Why Study Abroad?

A pretty large number of my Pomona friends are studying abroad this semester, and if not this semester, they plan to go abroad in the spring. We are in places as far-flung as Cameroon, Germany, Australia, Hungary, China, Greece — the list goes on. We all made the decision to forfeit a semester at Pomona, giving up loads of interesting classes, on-campus involvement and responsibilities, Taco Tuesdays, perfect weather, all manner of Claremont traditions and shenanigans, and time together with friends, professors, classmates, and teammates. Why leave behind all these opportunities to go halfway around the globe? Here are a few of the reasons I chose to study abroad:

1. Getting out of the Bubble

In my opinion, the Claremont Bubble is a pretty sweet place — interesting and intelligent people, an emphasis on social justice, beautiful weather, gorgeous campuses, and opportunities galore. It’s wonderful in most respects, but it’s also an oasis that can feel disconnected from the real world. Maybe it was just too much of a good thing, but by the end of my sophomore year, I was itching to get out of comfortable Claremont and into the real world. I was looking for a break in my routine. I wanted to confront real-world challenges, I wanted to experience real weather, I wanted to expand my world outside of the few square miles that make up my home for eight months of the year.

This summer, I left Claremont behind for a summer internship in Oakland, but it wasn’t until I arrived in China that I really felt worlds away, completely outside my comfort zone.

At the same time, I know I’ll be thrilled to return to Claremont in the spring and be reunited with all the people that make it such a special place. I’ll return reinvigorated, with new perspectives and a deeper appreciation for life at Pomona.

I do miss Pomona traditions like the annual Mt. Baldy Speedo Hike
…and Taco Tuesdays (sadly, no tacos in China).


2. Brand new experiences

Being in Kunming is something totally new and different. New scenery, new people, new opportunities, new foods, new routines. I saw the 5 AM flag-raising at Tiananmen Square, then visited Mao Zedong’s mausoleum. I hiked by a Muslim burial ground in the mountains overlooking Dali. Last week, I (along with a few other Americans) was spontaneously cast in a commercial for an American-style seafood restaurant. I met an Naxi minority grandma, who ended up inviting me to visit her house in Lijiang).

Practically every day, my lunch costs less than one American dollar and (if it’s from the cafeteria), I eat it out of a metal canister. I plan to backpack through Tiger Leaping Gorge for my fall break. I am taking a class on Yunnan’s Ethnic Minorities. My dorm room looks out over a bustling alley full of street vendors selling almost anything imaginable. I learned how to play Mah Jong and am taking classes in calligraphy and Bruce Lee-style martial arts. And that’s just me; other friends have taken weekend trips to Tasmania, sang at a wedding in Beijing, or been moved by the Holocaust Memorial in Berlin. Less than halfway through my semester abroad, I know these kinds of experiences are worth it.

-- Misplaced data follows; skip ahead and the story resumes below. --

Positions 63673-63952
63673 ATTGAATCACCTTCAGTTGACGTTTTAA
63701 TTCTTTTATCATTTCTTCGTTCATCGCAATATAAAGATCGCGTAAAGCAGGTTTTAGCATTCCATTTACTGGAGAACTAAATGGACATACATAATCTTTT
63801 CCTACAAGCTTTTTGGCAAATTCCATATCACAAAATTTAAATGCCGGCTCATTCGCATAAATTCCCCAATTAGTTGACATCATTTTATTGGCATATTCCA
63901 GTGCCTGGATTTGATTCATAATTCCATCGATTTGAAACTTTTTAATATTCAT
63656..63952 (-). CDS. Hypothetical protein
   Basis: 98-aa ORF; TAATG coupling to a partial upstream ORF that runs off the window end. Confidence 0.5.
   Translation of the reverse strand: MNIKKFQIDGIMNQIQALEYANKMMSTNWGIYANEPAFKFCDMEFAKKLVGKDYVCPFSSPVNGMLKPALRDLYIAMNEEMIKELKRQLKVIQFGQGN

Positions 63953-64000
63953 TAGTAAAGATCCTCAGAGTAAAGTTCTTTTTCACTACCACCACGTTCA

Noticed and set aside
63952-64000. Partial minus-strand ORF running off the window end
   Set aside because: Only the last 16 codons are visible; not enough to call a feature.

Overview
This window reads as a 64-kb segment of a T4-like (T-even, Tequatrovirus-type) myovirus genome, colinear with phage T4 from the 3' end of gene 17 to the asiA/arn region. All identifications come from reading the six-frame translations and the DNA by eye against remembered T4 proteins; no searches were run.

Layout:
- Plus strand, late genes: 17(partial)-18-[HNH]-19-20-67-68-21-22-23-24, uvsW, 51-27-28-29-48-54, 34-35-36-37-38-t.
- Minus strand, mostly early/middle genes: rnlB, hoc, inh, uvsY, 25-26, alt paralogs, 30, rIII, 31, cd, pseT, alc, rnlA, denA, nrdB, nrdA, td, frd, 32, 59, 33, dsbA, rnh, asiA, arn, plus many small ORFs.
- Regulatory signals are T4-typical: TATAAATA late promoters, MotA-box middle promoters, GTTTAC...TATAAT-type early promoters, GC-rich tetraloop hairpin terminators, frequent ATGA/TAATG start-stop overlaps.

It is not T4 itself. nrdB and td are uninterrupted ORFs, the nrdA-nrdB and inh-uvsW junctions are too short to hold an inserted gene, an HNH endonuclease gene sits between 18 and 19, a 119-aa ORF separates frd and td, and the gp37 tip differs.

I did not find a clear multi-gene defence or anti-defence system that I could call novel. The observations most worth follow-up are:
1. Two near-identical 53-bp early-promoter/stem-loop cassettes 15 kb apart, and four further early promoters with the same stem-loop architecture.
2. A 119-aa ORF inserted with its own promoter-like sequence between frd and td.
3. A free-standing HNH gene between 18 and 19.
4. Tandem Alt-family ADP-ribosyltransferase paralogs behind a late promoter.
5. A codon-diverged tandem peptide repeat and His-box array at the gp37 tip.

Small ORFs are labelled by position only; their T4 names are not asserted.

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In a commercial for an American-style seafood restaurant.
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Lunch in a metal bowl.
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5 AM, waiting for the flag-raising at Tiananmen Square.


3. A unique, well-timed opportunity

Sure I could study abroad over the summer or after graduation, but more than likely the money for that would come out of my own pocket. At Pomona, a semester abroad costs the same amount as a semester on campus and financial aid carries over, making it affordable. It’s also a nice long four-month-plus (or year-long, as some people choose) chunk of time, meaning more time for cultural immersion, language acquisition, travel, academic classes, and just having a meaningful experience. And of course, it’s great to go abroad as a college student, as there are lots of interesting young people to meet and I’m energetic enough to explore the outdoors, enjoy nightlife, and do a lot of traveling.

4. Language learning

It makes a lot of sense to learn Chinese in China. For me, language acquisition was a major factor in choosing to spend a whole semester abroad. As my program director likes to remind us, we probably won’t have the opportunity to formally study Chinese in such an intensive, academically rigorous environment again. Simply existing in China could improve my language ability to some extent, but the added components of challenging language classes, a Chinese roommate, and a serious language pledge provide a big extra push, making this semester’s experience unique.

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Learning Chinese characters.